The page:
- Landlord Responsibilities. All plumbing, electrical, sanitation facilities, heating, ventilation, and air conditioning must be kept in good repair (read more).
- Making Repairs. Landlords are required to make and pay for repairs for items under their responsibility. They must do so after receiving a written request from tenants (read more).
- Tenant Options. If repairs aren’t made in a timely manner, tenant can withhold rent, report the issue to a public official or file a lawsuit, but does not have right to repair and deduct (read more).
- Retaliation. Retaliation against tenants for requesting repairs that affect habitability is illegal under Wisconsin law (read more).
The implied warranty of habitability in Wisconsin does not apply to all types of dwellings. See the table below for which are and aren’t included.
|Dwelling Type||Landlord/Tenant Laws Apply?|
|RV parks||Not addressed|
|Mobile home parks||Yes|
|Hotels/Motels||Only if person resides in hotel/motel for more than 60 consecutive days|
The following chart lists possible landlord responsibilities when it comes to habitability. Not all of them are requirements in Wisconsin, as indicated below.
Note: Some of the below items may not be addressed at the state level but may be addressed on a county or city level. Check your local housing codes to see which additional requirements may apply.
|Habitability Issue||Landlord Responsibility?|
|Provide windows and doors that are in good repair.||Not addressed|
|Ensure the roof, walls, etc., are completely waterproofed and there are no leaks.||Not addressed|
|Provide hot and cold running water.||Yes|
|Provide working HVAC equipment.||Yes|
|Provide working plumbing and electrical wiring/outlets/ lighting.||Yes|
|Provide working gas lines if used for utilities/cooking||Not addressed|
|Provide working sanitation facilities (bathtub/shower, toilet).||Yes|
|Provide a trash can (for trash pickup services).||Not addressed|
|Ensure that any stairs and railings are safe.||Not addressed|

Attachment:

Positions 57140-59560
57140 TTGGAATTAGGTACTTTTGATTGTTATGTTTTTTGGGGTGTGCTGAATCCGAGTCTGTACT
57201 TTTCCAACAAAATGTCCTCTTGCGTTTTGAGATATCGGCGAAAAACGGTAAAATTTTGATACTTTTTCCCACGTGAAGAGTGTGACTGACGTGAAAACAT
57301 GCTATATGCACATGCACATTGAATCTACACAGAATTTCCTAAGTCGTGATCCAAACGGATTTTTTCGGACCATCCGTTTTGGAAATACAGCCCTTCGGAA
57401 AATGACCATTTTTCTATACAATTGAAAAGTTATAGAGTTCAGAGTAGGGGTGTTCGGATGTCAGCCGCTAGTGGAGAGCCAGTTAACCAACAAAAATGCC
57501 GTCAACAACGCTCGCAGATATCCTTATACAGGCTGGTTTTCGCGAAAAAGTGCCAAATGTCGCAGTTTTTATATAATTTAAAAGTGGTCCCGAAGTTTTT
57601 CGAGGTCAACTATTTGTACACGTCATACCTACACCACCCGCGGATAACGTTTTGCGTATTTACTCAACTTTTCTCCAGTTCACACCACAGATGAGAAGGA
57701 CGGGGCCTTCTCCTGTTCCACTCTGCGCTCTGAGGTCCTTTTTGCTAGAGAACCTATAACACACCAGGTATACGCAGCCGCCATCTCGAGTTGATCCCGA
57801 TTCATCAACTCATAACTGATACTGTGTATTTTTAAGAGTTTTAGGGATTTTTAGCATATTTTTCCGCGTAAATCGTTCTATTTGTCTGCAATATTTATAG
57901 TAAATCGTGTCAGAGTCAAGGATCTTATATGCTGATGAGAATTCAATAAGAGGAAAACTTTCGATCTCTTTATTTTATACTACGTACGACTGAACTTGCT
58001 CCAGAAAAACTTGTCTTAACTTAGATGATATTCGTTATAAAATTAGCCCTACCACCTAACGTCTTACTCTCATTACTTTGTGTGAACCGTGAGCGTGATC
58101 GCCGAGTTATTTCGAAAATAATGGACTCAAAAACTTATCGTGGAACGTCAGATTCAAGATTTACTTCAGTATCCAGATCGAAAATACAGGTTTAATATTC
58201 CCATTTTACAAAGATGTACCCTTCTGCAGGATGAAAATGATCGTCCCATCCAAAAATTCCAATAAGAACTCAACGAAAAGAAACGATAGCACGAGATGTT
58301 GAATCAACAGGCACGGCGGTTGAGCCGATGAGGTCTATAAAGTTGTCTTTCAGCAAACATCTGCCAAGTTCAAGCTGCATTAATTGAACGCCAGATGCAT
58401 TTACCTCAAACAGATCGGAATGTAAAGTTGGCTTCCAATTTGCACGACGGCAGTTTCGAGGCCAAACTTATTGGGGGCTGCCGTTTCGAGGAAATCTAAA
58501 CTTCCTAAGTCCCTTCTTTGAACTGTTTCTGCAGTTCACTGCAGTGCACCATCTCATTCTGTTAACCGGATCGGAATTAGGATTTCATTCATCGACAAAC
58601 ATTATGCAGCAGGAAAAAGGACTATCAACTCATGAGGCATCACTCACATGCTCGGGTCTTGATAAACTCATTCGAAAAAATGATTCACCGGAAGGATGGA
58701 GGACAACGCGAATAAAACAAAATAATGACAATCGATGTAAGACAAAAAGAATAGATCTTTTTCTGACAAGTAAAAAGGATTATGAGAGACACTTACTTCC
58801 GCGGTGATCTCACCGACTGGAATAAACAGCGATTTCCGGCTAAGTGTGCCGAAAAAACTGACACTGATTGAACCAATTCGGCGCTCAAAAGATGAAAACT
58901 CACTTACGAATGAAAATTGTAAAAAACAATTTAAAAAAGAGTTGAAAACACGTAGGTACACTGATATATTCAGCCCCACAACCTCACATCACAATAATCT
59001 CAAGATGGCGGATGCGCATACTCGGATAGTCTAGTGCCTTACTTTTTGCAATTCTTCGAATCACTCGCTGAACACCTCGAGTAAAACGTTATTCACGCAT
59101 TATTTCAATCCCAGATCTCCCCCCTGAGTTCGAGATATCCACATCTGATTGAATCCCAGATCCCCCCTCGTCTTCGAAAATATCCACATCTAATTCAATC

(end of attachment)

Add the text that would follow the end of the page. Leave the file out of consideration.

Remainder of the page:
|Ensure that all floors are in good condition and safe.||Not addressed|
|Provide fire exits that are usable, safe, and clean.||Not addressed|
|Ensure storage areas, including garages and basements, do not house combustible materials.||Not addressed|
|Provide working smoke detectors||Not addressed|
|Provide a mailbox.||Not addressed|
|Provide working wiring for one telephone jack.||Not addressed|
|Provide working kitchen appliances.||Not addressed|
|Provide working carbon monoxide detector.||Not addressed|
|Provide a working washer/dryer.||Not addressed|
Disclosing Habitability Issues
Wisconsin landlords are required to disclose any of the following conditions to prospective tenants prior to signing a lease:
- Lack of running water.
- Non-working plumbing or sewage disposal systems.
- No electricity or bad wiring, dangerous outlets, etc.
- Heating system does not work.
- Structural or other issues that could affect a resident’s health or safety.
These disclosures are not included in owner-occupied buildings with four or more dwelling units. However, tenants may still choose to rent units that have these issues.
Note that Wisconsin law doesn’t address landlord responsibilities in detail at the state level; however, landlords are required to maintain “fit” premises and comply with building and housing codes.
In addition, the municipality in which the rental property is located may have additional requirements that landlords must follow.
Landlords are required to make and pay for any repairs to make the unit livable that are not caused by the tenant.
- Sending Notice – If a tenant request repairs, they must put their request in writing to the landlord and it must indicate when the repairs need to be made. The tenant must allow a reasonable amount of time for the landlord to make necessary repairs.
- Landlord Access – Tenants are required to give the landlord access to the property to make necessary repairs. However, a landlord must give tenants 12 hours’ notice unless it’s an emergency.
Tenant’s Options if Repairs Aren’t Made
If repairs aren’t made in a timely manner, the tenant has a few possible options for resolving the issue.
- Withhold Rent – Wisconsin landlord tenant law does not authorize tenants to withhold rent in response to habitability issues. Tenants can, however, move to another place until the landlord’s fixes the issue, in which case the tenant is excused from paying rent for the period of the landlord’s noncompliance.
- Repair and Deduct – Tenants do not have the right to repair the issue themselves and deduct a reasonable amount for the repair from the following month’s rent.
- Rent Abatement – If a tenant remains in the unit while there is an issue that is materially affecting the tenant’s health or safety, rent abates to the extent the tenant is deprived of the normal use of the dwelling unit. Although the amount of rent abatement is not clear, the tenant may not withhold rent in full.
- Lawsuit – Tenants do have the right to take legal action for damages resulting from habitability issues.
- Reporting to Public Officials – Landlords can be reported on a city or county level to housing inspectors if they are found to be in violation of any local housing codes.
Landlords may not increase rent, evict, decrease services or retaliate against a tenant because the tenant has:
- Complained about a building or housing code violation to government authorities.
- Joined or organized a tenants’ union.
- Exercised their legal rights as a tenant.